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2008: Year of Emergence

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The outcome of the 2008 US Presidential election may be far more significant than most people might think. Here’s why:

We are presently facing the immanent onset of a series of inter-related crises of such magnitude as to potentially bring about the rapid collapse of our planetary civilization. These include accelerating global climate change, energy resource depletion (“peak oil”), growing water shortages, food production shortfalls and more. Doing nothing is not an option. Do nothing and worldwide chaos and collapse ensue. I have made the case in my Infinity’s Rainbow book series that such crisis-driven collapse is imminent.

Because the US is currently central to the global political economy, its choices as to how to address these crises will likely determine how effectively the world deals with them. Therefore, the 2008 US Presidential election represents a choice between historical trajectories for humanity and the planet.

The sum of our global civilization’s web of interactions represents a fitness landscape for humanity. Think of it as a landscape with flat plains, rugged mountains, hills, valleys and so on. Think of the valleys as attractors towards which a system is drawn once it rolls over an edge. Depending upon the steepness of the decline, it can be difficult or impossible to climb out of such a depression once one has fallen into it.

The combination of energy, climate, and food crises represents such a peril for our civilization. And we created it ourselves.

We based the energy foundations of civilization on hydrocarbons, and assumed that these would be available indefinitely in limitless supply. We used our environment, our biosphere, as both a limitless source of raw materials and an infinite sink for our waste products (pollution), which has made the problems of global climate change inevitable once hydrocarbon powered industrial civilization became planetary.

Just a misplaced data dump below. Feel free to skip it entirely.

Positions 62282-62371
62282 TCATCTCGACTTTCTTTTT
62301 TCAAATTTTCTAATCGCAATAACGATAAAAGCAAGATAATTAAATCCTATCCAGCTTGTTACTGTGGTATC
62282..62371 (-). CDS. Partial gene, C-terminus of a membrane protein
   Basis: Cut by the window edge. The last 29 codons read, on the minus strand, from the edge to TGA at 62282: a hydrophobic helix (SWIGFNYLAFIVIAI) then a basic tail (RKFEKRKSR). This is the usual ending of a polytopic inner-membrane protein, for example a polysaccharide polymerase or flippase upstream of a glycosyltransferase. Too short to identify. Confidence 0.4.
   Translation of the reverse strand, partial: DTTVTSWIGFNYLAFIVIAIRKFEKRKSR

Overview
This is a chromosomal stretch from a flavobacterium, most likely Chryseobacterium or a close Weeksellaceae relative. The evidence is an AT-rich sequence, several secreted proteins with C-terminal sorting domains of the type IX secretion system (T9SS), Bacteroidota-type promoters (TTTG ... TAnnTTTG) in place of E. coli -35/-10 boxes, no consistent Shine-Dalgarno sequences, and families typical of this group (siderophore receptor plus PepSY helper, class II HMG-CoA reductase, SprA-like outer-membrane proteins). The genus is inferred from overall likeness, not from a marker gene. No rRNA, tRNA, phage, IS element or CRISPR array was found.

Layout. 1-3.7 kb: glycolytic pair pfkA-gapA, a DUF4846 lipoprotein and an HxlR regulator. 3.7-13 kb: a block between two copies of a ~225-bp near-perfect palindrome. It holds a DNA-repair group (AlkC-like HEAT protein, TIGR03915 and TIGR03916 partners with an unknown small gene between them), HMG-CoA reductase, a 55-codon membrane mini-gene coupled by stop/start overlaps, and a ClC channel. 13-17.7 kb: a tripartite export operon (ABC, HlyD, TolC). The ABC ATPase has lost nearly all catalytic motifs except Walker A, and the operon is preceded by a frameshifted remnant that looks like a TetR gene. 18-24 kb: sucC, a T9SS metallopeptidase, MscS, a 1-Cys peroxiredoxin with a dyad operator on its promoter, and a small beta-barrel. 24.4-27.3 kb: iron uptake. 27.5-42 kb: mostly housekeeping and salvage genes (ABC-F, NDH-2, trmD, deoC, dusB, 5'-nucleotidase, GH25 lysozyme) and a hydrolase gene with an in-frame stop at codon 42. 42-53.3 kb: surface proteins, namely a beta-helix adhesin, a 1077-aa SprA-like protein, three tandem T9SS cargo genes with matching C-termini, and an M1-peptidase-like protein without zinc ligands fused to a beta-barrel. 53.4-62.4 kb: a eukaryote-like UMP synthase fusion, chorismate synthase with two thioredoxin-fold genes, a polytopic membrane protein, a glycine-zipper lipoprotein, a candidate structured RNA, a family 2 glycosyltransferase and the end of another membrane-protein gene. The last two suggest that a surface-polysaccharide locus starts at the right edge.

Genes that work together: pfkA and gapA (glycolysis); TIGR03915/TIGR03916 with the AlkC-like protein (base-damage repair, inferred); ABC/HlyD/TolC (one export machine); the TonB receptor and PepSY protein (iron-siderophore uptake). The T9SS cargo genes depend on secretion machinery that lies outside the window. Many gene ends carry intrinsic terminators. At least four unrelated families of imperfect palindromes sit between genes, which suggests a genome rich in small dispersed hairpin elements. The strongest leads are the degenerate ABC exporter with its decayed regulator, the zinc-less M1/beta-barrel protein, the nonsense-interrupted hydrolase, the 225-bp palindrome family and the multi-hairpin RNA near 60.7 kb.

Growing human populations, fed by industrial agriculture dependent upon petroleum and upon mining fossil water in underground aquifers, inevitably meant food and water shortages are going to happen. Industrial agriculture requires about 10 calories of hydrocarbons for each calorie of food produced, meaning that famine is inevitable after oil production has peaked.

Industrial agriculture inevitably depletes fertile topsoil far faster than it can replenish itself. Climate change fundamentally alters rainfall patterns, which intensifies the stress on food production and the provisioning of water. Conversion of food to biofuels to deal with oil scarcity just makes the whole thing worse.

Given increasing population growth (to seven billion in the next few years), increasing urbanization (very recently, for the first time ever, the majority of humanity became urban/suburban dwellers), and increasing industrialization (China and India most especially), oil consumption is increasing, while water depletion, soil depletion, and of course the resulting CO2  increase in the planetary atmosphere drives global climate into a very different configuration than the one in which human civilization developed.